A glass should never be used to scoop up the ice. A metal ice scoop should always be used when filling glasses with ice. If a glass does break in the ice area, the ice should be melted and all pieces of glass carefully removed. Broken glass should never be handled with bare hands.

 

Second-hand smoke. Bar personnel are exposed to heavy amounts of second-hand smoke due to the crowded conditions in many bars and lounges. These conditions can pose a risk since second-hand smoke has been linked to lung cancer and other respiratory problems. Every effort possible should be made to improve ventilation in bars and/or to set up non-smoking rooms in the bar areas.

 

Slips and falls. The rushed environment of a busy bar can contribute to slips and falls. Spilled drinks and leaking beverage containers can result in the area behind the bar being particularly hazardous for bartenders. Buspersons should regularly dry mop behind the bar throughout the evening. Outside the bar area, all spilled drinks should be cleaned up immediately. If the area is carpeted, there should be checks to ensure that there are no ragged edges where people could trip. All bar personnel should wear non-slip rubber-soled shoes.

 

If the bar has a dance floor, the floor should be made of wood or a material that allows gliding, but the floor should also be clearly distinct in colour from other walking surfaces.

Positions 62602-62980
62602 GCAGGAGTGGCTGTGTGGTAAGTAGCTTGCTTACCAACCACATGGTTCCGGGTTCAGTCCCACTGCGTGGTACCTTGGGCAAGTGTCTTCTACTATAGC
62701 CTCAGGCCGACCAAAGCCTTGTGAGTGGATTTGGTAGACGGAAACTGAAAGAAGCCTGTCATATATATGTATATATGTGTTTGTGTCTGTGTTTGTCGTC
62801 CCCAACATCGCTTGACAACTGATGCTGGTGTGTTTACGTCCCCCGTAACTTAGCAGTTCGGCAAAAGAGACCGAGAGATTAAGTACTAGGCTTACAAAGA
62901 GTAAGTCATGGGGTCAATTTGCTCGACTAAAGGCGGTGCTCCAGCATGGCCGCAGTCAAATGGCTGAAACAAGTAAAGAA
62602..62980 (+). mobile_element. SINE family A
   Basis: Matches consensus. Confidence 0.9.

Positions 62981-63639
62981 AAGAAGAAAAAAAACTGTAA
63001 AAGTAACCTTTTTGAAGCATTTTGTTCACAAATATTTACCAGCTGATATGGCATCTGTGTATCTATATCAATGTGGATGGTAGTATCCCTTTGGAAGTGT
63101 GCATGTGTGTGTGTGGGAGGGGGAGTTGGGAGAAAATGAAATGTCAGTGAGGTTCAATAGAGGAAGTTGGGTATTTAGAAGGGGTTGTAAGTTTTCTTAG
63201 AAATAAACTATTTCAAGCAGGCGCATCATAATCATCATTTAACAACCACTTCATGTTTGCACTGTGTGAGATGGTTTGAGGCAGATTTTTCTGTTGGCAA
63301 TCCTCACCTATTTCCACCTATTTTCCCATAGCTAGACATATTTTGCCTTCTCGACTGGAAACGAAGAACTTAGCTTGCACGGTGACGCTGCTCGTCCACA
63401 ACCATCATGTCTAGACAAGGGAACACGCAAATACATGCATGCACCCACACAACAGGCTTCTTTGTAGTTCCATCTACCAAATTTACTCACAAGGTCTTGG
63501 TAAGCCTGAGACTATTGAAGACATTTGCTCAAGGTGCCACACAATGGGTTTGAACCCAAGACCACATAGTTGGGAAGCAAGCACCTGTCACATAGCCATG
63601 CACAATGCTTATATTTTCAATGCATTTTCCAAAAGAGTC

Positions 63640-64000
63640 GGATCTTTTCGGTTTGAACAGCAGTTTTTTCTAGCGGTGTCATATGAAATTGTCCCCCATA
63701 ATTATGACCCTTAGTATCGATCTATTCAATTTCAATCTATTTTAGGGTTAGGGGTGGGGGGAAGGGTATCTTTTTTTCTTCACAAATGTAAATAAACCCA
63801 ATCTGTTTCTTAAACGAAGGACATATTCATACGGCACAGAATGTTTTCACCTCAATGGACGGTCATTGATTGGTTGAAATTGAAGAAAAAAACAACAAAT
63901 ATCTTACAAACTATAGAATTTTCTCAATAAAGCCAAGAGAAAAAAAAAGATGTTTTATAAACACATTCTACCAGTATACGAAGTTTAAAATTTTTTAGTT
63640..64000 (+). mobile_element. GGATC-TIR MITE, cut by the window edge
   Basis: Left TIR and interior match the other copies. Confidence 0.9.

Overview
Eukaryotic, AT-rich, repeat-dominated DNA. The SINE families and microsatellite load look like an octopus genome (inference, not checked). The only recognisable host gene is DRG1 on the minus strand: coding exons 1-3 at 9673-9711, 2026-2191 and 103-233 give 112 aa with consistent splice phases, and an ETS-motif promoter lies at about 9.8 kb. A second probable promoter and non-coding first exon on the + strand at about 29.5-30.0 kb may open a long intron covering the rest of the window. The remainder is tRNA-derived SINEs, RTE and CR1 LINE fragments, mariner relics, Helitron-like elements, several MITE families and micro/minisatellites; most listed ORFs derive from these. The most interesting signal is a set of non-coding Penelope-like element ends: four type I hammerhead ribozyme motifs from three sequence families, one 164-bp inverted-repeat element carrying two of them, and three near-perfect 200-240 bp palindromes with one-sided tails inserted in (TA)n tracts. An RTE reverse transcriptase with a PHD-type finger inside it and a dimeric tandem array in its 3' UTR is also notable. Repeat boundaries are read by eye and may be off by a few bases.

Lifting. Bartenders are often required to lift heavy boxes or kegs of beer. Where possible, dollies should be used to transport kegs and boxes of beer. If proper lifting techniques are not used, back, neck and knee injuries can occur. All heavy lifting should be done using safe lifting techniques.

 

Bar waiters often carry heavy trays of drinks, which can put considerable stress on the back and neck. Proper tray carrying techniques should be shown to all bar waiters. Physical fitness is important for avoiding back injuries.

 

Noise. Excessive noise from live entertainment in bars and lounges can result in hearing damage among bar staff. Noise levels of 90 decibels (dB), which is the legal limit in some countries, like the United States, is a level that will lead to hearing loss in some individuals. Annual hearing testing (audiometric testing) is a requirement for all bar personnel exposed to 85 to 90 dB noise levels for 8 hours daily.

 

To prevent hearing damage among bar personnel, exposure to high noise levels should be limited to short periods of time, and attempts should be made to reduce the sound volume. If these methods are not feasible, then personal protective equipment such as ear plugs should be issued.